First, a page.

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The Dark Matter inside of Early Type Galaxies

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Finalist Names:
Pérez Alvarado, Omar
Martinez Jimenez, Angel Alejandro
Perez Alvarado, Omar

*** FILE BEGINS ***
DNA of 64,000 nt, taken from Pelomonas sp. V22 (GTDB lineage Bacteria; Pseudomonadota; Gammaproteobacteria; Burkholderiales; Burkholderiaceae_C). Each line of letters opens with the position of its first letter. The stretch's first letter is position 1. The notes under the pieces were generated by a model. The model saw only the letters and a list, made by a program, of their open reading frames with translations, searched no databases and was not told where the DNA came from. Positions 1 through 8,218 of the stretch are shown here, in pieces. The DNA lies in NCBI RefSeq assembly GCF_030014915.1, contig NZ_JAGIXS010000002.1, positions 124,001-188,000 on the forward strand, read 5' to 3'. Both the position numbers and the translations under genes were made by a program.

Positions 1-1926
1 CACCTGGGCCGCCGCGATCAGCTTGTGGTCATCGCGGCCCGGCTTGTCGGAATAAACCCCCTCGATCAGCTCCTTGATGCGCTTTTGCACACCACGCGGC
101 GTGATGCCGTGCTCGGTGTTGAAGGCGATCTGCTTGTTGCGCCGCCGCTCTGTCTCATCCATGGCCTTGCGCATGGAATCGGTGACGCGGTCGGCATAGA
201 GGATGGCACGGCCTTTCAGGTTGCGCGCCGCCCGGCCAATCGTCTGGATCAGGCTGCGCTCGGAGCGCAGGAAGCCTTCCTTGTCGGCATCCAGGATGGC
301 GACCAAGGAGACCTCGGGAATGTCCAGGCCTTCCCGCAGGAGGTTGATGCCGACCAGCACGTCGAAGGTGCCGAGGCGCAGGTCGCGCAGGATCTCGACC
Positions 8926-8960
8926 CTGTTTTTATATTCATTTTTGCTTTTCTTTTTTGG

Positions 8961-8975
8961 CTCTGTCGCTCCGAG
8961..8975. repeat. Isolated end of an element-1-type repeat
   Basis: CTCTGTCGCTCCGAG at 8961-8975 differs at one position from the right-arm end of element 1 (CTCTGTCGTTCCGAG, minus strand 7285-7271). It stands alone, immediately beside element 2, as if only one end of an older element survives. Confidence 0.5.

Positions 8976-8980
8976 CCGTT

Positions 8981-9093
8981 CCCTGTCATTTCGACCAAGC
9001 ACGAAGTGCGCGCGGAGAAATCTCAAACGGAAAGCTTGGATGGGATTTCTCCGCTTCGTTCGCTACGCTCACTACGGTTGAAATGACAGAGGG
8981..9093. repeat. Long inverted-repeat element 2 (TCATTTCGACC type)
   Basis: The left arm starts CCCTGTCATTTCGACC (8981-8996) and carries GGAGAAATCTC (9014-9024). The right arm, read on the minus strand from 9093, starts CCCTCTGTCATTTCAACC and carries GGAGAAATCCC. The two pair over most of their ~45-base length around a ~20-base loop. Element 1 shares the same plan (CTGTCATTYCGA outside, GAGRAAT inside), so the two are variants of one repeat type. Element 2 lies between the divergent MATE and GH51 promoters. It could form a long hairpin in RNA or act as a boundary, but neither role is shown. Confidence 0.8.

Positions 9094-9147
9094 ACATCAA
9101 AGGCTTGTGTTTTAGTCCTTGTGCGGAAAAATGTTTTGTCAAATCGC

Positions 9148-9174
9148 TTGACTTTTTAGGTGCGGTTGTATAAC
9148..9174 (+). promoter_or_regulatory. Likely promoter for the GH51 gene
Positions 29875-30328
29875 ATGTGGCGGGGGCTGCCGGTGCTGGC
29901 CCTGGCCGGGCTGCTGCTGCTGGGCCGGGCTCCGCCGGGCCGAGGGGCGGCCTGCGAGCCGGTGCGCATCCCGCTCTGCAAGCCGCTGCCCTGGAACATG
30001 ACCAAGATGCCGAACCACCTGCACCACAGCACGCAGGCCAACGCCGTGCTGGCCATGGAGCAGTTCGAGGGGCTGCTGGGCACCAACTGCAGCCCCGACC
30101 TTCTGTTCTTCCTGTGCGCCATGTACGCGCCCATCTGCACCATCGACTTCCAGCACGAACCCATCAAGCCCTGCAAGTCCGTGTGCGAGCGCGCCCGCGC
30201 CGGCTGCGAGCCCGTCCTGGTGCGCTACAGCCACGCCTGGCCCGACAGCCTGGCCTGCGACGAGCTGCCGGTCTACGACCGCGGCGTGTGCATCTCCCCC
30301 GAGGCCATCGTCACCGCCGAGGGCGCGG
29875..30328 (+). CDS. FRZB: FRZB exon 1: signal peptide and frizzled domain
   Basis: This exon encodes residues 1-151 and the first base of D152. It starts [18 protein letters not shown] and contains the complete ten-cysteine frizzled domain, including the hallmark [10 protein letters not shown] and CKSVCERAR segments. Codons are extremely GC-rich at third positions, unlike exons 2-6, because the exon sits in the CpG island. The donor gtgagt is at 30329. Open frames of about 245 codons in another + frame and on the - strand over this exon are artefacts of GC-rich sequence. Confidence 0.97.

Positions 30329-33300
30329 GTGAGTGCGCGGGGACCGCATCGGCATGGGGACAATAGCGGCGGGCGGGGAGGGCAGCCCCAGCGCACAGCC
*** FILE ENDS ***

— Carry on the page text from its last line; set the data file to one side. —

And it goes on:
The study of Dark Matter in galaxies generates new knowledge about the formation of the Universe. Some research works have found that inside Early Type Galaxies (ETGs) there can be up to 30% of Dark Matter (Cappellari et al. 2006; Robertson et al. 2006; Koopmans & Treu 2010); nevertheless, more recent works have not found significant quantities of such matter (Nigoche-Netro et al. 2011; Nigoche et al. 2013). An important factor that explains this difference in results is the new discovery of the fact that the Initial Mass Function (IMF) is not universal (Capellari et al. 2012). The present project strives to corroborate or to reject what was found in previous works, through the analysis of the relation that exists between the stellar and virial masses, corrected according to a Non-Universal IMF (Dutton et al. 2013). Such masses come from a sample of 51,744 ETGs obtained from the ninth release of the Sloan Digital Sky Survey. It is assumed that any difference between both masses is due to Dark Matter. To determine the relation between the masses, linear regression methods (Isobe et al. 1990; Akritas & Bershady 1996) were used to estimate the presence of Dark Matter in ETGs. This research showed that there is no more than 21.7% of Dark Matter inside ETGs, which is a result that agrees, within the range of errors, with what was found in Nigoche et al. 2013 and raises new questions about Dark Matter and the formation and evolution of the Universe.